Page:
NAIROBI, Kenya Oct 14 – The Ministry of Health has rolled out a smartphone-based application that helps to identify children with Refractive errors in Schools.
Health Chief Administrative Secretary Rashid Aman said the PEEK-Portable Eye Examination Kit will be used by teachers in learning institutions to screen for eye diseases and identify those with problems.
“The teachers once trained are able to refer the children identified for further examination by an eye health worker,” Aman said Thursday when Kenya joined the world in the commemoration of the World Sight Day.
Aman said that shortsightedness and long-sightedness eye conditions are usually managed with spectacles and frequently affect school-going children.
He added that failure to address them hampers quality schooling and learning amongst school-going children.
The Health CAS pointed out that about 7.5 million persons in Kenya have eye diseases and conditions, which require eye care adding that it was unfortunate that only about 20% are able to access eye care services.
He noted that among the 250,000 persons who are blind in Kenya, about half of the cases are as a result of age-related cataracts which is treatable and curable, restoring sight in over 90% of the cases.
Statistics show that globally, about one billion people have vision-impairing conditions that could be addressed to reverse or prevent vision impairment, but have not been addressed yet.
Aman further stated that the spread of non-communicable diseases are also exposing the patients to the risk of losing their sight.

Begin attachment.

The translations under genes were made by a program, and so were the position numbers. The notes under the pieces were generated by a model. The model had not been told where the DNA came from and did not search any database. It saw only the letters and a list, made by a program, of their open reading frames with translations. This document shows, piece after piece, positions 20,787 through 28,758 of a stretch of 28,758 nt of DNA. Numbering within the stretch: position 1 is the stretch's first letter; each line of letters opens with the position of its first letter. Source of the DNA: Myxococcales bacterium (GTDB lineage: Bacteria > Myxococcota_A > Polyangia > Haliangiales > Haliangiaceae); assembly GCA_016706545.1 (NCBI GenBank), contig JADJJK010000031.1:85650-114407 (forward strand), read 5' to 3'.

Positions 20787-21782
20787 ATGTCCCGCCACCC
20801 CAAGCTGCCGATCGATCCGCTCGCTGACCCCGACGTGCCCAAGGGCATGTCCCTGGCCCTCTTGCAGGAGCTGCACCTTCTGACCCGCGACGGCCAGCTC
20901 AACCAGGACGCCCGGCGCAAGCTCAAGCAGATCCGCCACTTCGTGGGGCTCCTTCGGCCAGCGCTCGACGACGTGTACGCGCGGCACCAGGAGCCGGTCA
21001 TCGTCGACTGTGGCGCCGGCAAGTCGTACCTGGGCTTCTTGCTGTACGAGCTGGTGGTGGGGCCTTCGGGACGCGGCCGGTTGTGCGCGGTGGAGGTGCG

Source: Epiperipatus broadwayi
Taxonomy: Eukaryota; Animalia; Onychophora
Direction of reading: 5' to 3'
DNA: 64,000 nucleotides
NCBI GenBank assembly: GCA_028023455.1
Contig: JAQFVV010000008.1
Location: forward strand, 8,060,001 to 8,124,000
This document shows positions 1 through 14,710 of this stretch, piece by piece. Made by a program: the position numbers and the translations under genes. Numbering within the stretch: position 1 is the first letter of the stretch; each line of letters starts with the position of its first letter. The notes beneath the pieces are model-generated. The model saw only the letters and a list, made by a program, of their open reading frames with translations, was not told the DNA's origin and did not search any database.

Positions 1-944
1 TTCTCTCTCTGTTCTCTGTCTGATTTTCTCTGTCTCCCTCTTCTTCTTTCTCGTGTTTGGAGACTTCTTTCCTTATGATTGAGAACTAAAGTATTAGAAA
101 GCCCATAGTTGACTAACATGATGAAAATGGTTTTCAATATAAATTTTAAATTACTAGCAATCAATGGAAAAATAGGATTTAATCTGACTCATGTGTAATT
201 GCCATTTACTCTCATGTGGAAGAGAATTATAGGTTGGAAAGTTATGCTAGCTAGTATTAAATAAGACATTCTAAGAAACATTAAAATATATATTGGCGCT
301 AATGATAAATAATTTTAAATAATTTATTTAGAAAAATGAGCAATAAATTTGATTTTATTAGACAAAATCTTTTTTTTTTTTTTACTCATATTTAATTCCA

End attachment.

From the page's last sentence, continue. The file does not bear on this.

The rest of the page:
“Another emerging epidemic is the complications of the Non-communicable disease like diabetes and hypertension. Of the 475,000 persons with diabetes, about 50,000 have complications of diabetes (diabetic retinopathy) that can claim their sight any moment…. a very sad situation……and one would ask why have they not been identified yet,” said Aman.
He added that other conditions contributing to vision impairment like glaucoma are yet to be understood and proper preventive and treatment measures established.
Aman said that the psychological, social and economic impacts of loss of sight are far reaching and could contribute to social stigmatization adding that if not addressed, the person becomes an economic burden to society.
And iin a bid to address vision impairment and poverty, the World Health Organization has proposed a new strategy known as Integrated People-centered eye care.
“The strategy calls for more emphasis on community engagement, health promotion and disease prevention, in addition to the traditional curative and rehabilitative services. The Strategy is very strong on communities taking eye care as their responsibility, proactively present themselves for checkups, even when they have no symptoms, or when they have common symptoms like itchy eyes,” he said.
He said that the Ministry of Health, the National and County governments in collaboration with other partners have put in place appropriate workforce and infrastructure, to enable the provision of quality eye health services at the county level.
“While we do this, we appreciate that the resources, including workforce are very scarce. Therefore, our call to members of the public is to take the initiative and have their eyes checked regularly so that if they have treatable conditions, they receive treatment early enough as this will give better outcomes, and it is a lot cheaper,” he added.